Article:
The size of the critical di/dt of the diode is greatly dependent on the backward length L of the anode electrode and the critical di/dt sharply drops when the backward length L is 100 μm or less. When the backward length L is 100 μm, for example, the di/dt is 2500 A/μs, whereas when the former is 10 μm, the latter also decreases by more than one digit to 200 A/μs. One factor in causing the critical di/dt to be greatly dependent on the backward length L is the diffusion length LP of the holes in the semiconductor layer 14 of the n- conductivity type. Given that the diffusion coefficient and life time of the hole in the semiconductor layer 14 of the n- conductivity type are generally D and τ, the following relationship is established. ##EQU1## In this case, √()! represents the square root of the value in the parentheses. In the diode which shows the relationship of FIG. 2, the diffusion coefficient D is about 12 cm2 /s when the impurity concentration in the semiconductor layer 14 of the n- conductivity type is 1.81013 cm-3. When the life time τ is about 8.3 μs, moreover, LP comes up to about 100 μm. In other words, the backward length L of the anode electrode in which the critical di/dt sharply drops conforms to the diffusion length of the holes in the semiconductor layer 14 of the n- conductivity type.

The above results indicate that a greater critical di/dt is attainable on the condition that the backward length L of the anode electrode is set in a range satisfying the following relationship: ##EQU2##

However, the forward voltage drop is accelerated and the power loss increases because the active region of the diode is narrowed to increase the backward length L. Therefore, the upper limit of the backward length L of the anode electrode is preferably set to a value at which the area of the active region is about 30% of the total area of the diode, excluding the termination region.

Additionally, a pn-junction having a uniform depth in an active region is preferable for a large critical di/dt. In FIG. 1, the depth of the junction J1 in the active region including the L portion is uniform. The junction J1 has no portion promoting a current crowding during recovery. Consequently, the diode of FIG. 1 has a sufficiently large critical di/dt.

Although FIG. 2 refers to the results obtained from the diode at a withstand voltage of 4000 V, similar results have been obtained by the present inventors from diodes in other withstand voltage classes on the basis of experiments. More specifically, the backward length L which makes a greater critical di/dt available is as follows: 24 μm or greater in a withstand voltage class of 200 V, 32 μm or greater in a withstand voltage class of 600 V, 44 μm or greater in a withstand voltage class of 1200 V, 60 μm or greater in a withstand voltage class of 2000 V, 86 μm or greater in a withstand voltage class of 3300 V, 100 μm or greater in a withstand voltage class of 4000 V, and 120 μm or greater in a withstand voltage class of 5000 V. Given a withstand voltage of VB (V), the above backward length L (μm) is expressed by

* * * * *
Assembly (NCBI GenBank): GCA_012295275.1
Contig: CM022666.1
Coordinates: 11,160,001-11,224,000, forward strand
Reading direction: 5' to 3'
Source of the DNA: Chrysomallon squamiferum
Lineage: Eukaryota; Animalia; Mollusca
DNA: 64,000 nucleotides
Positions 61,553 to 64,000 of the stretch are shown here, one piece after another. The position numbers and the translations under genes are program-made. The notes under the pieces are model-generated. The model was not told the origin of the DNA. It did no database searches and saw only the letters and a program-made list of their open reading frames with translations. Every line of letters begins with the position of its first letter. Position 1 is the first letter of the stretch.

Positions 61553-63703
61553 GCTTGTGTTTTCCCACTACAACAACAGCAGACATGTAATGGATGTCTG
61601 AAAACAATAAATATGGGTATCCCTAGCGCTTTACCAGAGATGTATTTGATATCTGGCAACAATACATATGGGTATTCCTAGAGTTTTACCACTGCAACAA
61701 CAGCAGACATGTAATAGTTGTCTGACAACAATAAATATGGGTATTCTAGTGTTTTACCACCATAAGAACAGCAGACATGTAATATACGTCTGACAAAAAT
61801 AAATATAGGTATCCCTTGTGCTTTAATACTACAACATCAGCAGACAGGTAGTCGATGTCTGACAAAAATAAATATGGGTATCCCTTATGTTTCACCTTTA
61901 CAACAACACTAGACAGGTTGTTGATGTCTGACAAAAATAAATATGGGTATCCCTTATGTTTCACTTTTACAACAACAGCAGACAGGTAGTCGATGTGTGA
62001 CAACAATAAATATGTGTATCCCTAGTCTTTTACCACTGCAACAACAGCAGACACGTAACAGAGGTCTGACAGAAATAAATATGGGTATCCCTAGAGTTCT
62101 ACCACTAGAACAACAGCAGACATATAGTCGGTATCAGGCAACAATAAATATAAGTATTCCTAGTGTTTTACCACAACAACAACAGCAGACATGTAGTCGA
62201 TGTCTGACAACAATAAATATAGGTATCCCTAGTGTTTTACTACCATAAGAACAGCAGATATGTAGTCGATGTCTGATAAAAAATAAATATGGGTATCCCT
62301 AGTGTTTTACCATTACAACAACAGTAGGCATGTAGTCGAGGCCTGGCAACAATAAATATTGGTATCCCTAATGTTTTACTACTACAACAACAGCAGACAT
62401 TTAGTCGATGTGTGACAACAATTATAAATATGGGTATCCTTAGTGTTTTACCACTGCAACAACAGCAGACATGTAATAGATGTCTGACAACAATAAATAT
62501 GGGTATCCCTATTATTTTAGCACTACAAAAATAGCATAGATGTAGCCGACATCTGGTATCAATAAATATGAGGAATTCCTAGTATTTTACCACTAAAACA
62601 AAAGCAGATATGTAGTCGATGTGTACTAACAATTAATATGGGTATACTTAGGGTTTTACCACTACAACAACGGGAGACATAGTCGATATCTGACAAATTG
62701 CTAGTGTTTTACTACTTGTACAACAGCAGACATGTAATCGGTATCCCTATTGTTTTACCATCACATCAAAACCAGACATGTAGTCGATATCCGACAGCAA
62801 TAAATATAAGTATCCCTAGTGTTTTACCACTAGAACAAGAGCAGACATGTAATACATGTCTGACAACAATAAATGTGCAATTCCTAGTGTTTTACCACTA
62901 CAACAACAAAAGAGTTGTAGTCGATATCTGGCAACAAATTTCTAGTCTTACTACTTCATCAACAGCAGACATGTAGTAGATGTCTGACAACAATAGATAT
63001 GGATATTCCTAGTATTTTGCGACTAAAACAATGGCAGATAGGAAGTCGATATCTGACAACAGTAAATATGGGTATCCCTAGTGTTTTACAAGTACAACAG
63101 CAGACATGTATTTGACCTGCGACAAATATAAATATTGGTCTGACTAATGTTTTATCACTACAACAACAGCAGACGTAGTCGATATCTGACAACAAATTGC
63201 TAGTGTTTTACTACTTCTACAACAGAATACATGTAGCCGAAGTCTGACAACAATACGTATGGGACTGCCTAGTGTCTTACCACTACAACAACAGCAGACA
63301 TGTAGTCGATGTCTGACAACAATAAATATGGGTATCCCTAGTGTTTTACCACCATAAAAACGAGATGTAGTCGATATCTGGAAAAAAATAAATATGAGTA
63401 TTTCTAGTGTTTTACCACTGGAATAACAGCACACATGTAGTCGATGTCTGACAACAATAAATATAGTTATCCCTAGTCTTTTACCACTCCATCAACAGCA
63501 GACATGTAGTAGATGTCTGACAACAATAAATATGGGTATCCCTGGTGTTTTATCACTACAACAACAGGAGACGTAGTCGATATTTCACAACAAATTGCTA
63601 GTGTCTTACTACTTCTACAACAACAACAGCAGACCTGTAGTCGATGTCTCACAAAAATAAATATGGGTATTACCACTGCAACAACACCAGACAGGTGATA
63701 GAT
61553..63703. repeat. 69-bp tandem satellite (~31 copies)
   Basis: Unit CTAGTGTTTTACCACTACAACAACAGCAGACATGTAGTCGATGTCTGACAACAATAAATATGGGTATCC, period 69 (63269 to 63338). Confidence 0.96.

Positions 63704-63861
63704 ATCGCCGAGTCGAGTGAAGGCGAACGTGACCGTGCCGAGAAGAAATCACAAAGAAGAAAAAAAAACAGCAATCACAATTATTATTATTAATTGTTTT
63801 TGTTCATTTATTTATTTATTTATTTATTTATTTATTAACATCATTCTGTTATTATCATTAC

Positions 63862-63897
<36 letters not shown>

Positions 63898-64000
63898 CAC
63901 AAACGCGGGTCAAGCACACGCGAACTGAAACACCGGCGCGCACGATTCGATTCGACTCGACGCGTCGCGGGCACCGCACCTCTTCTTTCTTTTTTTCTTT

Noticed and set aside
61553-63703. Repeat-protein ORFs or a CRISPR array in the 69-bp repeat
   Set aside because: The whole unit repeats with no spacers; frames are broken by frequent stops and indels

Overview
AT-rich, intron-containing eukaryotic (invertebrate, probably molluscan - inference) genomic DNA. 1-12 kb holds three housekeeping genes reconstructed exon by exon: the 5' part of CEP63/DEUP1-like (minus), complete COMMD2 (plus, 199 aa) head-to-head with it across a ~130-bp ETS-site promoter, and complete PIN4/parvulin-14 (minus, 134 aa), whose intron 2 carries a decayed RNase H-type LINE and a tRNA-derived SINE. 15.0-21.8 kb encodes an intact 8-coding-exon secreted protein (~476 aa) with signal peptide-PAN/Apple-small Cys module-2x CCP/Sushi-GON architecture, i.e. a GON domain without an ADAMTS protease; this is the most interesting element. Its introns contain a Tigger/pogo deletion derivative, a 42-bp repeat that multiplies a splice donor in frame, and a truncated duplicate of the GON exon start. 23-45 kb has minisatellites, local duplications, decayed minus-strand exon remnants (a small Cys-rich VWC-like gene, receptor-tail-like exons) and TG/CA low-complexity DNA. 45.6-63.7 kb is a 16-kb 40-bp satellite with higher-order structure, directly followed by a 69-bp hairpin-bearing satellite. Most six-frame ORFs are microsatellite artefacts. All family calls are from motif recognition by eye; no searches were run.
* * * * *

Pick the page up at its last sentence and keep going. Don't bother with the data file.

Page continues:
L≧0.02 VB +20                                  (Numerical Formula 3)

and if the backward length L is set to satisfy this relationship, a greater critical di/dt may be achieved. Incidentally, the forward voltages of these diodes are as follows: approximately, 1.2 V-1.5 V in a withstand voltage class of 200 V in the neighborhood of a current density of 100 A/cm2, 1.5 V-1.8 V at a withstand voltage of 600 V, 1.8 V-2.5 V in 1200-2000 classes, and 2.5 V-4 V in a withstand voltage class of 2000 V or higher.

In the case of a diode having a withstand voltage in excess of about 100 V, not only the diffusion length of the holes, but also the forward voltage VF held in conduction is greatly dependent on the life time of the carrier. Further, the higher the withstand voltage, the thicker the semiconductor layer 14 of the n- conductivity type becomes, so that the forward voltage VF becomes greater. Therefore, the present inventors have estimated that the forward voltage VF might be related in some way to the diffusion length LP of the holes in the semiconductor layer 14 of the n- conductivity type and the thickness Wn- of the semiconductor layer 14, and have examined the relationship.

FIG. 3 shows the relationship between the forward voltage VF at a current density of 100 A/cm-2 and the ratio between the diffusion length LP of the holes in the semiconductor layer 14 of the n- conductivity type and the thickness Wn- of the semiconductor layer 14. This relationship is established in a diode whose withstand voltage is 100 V or higher. Incidentally, the distribution of impurities in the semiconductor layer 11 of the p+ conductivity type and the semiconductor layer 15 of the n+ conductivity type remains within the range of the distribution employed in a conventional planar diode. Typically, the peak concentration is about 1018 cm-3 and the depth is 10-15 μm with respect to the semiconductor layer 11 of the p+ conductivity type, and the peak concentration is about 1019 -1020 cm-3 with respect to the semiconductor layer 15 of the n+ conductivity type.

FIG. 3 shows that when the forward voltage VF and the thickness Wn- of the semiconductor layer of the n- conductivity type are set up, the diffusion length LP of the holes is obtainable. In the case of a diode in which the thickness of the semiconductor layer 14 of the n- conductivity type is 200 μm with the forward voltage VF at 2 V, the diffusion length LP of the holes is given by